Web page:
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34. All My Knotted Up Life

2 minutes, 12 seconds Read

All My Knotted Up Life. Beth Moore. 2023. 304 pages. [Source: Library]

First sentence: We were river people.
All My Knotted Up Life is a memoir by Beth Moore. I thought I’d start with where I’m coming from as a reader and what bias I might be bringing to my reading. Chances are when you hear the name Beth Moore you have a strong reaction one way or the other. I’ve read so little that I don’t have a strong, solid reason for my meh-ness to her work. I’ve definitely been exposed–a bit out of context at times–to paragraphs of her works [either from her books, her studies, her video teachings, her tweets] with commentary critiquing her theology. I didn’t pick up this book as a hater or a lover. 
The first third of the memoir covers her childhood and teen years. The middle third covers her marriage, becoming a mother, and very early years in the ministry. [DID YOU KNOW SHE TAUGHT CHRISTIAN AEROBICS???? DID YOU EVEN KNOW CHRISTIAN AEROBICS WAS AN ACTUAL ACTUAL THING THAT CHURCHES OFFERED????] The last third covers her rise to fame, if you will, her partnering up with publishers, her Living Proof conferences, her living in the public eye, her disagreements with the Southern Baptist Convention, her eventual parting of ways with the SBC. 
I thought it was a rough start. The first few chapters were especially rough. I’ve thought about why that might be. It couldn’t be easy to start a memoir. To throw readers into your life story. Where do you start? Do you start with your strongest memory? the one you feel will be most compelling? the one that perhaps has shaped you? Do you start like a more traditional biography? When you’re covering your earliest family memories…how do you orient strangers [us readers] with YOUR family? Every family is unique and has its own inside language, its own way of being. Memories have a way of being disjointed, random.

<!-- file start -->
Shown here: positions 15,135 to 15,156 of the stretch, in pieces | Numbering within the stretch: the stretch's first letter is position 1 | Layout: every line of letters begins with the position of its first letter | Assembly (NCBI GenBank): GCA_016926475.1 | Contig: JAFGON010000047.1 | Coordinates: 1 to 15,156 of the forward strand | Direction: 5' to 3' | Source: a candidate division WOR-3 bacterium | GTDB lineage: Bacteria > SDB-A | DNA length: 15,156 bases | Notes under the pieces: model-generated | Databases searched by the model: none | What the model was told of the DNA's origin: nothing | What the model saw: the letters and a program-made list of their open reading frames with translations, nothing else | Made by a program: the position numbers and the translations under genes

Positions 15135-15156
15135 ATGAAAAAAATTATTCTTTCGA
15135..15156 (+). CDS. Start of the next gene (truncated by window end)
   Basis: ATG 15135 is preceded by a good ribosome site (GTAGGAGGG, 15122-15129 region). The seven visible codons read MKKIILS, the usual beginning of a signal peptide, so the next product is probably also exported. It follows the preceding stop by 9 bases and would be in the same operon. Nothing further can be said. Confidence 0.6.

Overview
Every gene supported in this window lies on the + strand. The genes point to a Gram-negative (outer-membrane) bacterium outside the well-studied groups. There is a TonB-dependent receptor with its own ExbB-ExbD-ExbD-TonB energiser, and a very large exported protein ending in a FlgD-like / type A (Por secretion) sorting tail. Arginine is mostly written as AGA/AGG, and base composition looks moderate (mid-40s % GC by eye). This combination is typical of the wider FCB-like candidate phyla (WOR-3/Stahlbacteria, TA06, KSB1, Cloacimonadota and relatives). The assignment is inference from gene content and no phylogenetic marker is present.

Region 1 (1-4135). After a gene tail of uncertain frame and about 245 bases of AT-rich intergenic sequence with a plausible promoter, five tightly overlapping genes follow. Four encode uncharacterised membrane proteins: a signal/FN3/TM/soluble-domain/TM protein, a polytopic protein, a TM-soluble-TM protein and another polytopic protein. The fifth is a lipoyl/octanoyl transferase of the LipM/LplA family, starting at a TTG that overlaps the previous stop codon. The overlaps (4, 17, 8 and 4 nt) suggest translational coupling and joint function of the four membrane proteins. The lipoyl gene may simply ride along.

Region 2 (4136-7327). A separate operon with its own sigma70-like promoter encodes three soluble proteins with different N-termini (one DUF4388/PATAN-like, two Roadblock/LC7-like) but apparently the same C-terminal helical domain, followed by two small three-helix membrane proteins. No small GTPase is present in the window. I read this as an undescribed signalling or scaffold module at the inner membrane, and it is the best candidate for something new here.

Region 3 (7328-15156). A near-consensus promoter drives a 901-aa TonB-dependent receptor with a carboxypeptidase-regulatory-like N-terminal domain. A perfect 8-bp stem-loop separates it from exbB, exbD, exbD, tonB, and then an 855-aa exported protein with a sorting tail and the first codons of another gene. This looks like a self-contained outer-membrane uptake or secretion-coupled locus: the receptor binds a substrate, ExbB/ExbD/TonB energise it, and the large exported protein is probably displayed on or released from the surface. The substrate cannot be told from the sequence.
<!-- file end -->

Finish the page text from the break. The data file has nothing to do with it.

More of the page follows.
The writing was odd to me. Strange metaphors and use of imagery. It didn’t stay that way. It just started that way. The more I read, the easier it became to read.
I am glad I read it. As a memoir, it focused more [and rightly so] on personal stories, memories, impressions. It didn’t do deep dives into theology. It stayed in ‘shallow waters’ in terms of politics, theology, culture. I think that’s mainly a good thing. Obviously, the last third goes into the very ‘muddy waters’ of her falling out with the SBC. And readers–lovers or haters–will already have thoughts and opinions on that.  

© Becky Laney of Operation Actually Read Bible

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